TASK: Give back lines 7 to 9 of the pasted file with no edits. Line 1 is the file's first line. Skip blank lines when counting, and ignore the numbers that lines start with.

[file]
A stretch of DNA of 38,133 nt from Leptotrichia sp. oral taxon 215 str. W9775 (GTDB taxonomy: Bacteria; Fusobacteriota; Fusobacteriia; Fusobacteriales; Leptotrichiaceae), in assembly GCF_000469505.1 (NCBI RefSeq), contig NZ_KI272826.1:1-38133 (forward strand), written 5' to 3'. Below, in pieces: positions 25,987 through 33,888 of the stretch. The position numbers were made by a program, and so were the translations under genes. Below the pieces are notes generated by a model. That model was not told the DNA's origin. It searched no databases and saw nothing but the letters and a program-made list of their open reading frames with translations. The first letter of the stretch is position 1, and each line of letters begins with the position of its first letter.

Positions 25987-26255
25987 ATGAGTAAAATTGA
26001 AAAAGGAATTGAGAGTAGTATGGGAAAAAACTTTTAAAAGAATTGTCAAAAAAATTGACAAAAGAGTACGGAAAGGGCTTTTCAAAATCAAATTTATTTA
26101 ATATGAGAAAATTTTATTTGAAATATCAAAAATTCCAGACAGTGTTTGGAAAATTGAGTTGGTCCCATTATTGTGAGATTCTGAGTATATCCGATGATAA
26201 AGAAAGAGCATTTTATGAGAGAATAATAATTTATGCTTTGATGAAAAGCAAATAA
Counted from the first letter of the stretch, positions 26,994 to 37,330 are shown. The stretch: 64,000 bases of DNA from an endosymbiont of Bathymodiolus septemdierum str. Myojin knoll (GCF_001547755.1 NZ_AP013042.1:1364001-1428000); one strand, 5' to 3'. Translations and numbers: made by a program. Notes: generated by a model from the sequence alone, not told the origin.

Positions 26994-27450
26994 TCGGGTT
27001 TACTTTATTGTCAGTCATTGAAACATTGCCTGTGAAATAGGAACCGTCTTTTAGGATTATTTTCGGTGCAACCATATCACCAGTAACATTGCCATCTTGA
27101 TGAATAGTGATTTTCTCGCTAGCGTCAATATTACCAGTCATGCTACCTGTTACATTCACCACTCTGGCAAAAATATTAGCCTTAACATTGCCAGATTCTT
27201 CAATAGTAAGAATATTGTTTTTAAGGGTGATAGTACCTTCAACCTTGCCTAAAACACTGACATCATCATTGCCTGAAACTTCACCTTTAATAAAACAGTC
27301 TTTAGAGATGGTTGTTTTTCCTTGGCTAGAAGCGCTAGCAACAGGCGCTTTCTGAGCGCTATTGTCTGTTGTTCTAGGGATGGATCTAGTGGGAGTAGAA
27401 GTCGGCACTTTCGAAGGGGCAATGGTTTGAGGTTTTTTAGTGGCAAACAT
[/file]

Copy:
Counted from the first letter of the stretch, positions 26,994 to 37,330 are shown. The stretch: 64,000 bases of DNA from an endosymbiont of Bathymodiolus septemdierum str. Myojin knoll (GCF_001547755.1 NZ_AP013042.1:1364001-1428000); one strand, 5' to 3'. Translations and numbers: made by a program. Notes: generated by a model from the sequence alone, not told the origin.

Positions 26994-27450
26994 TCGGGTT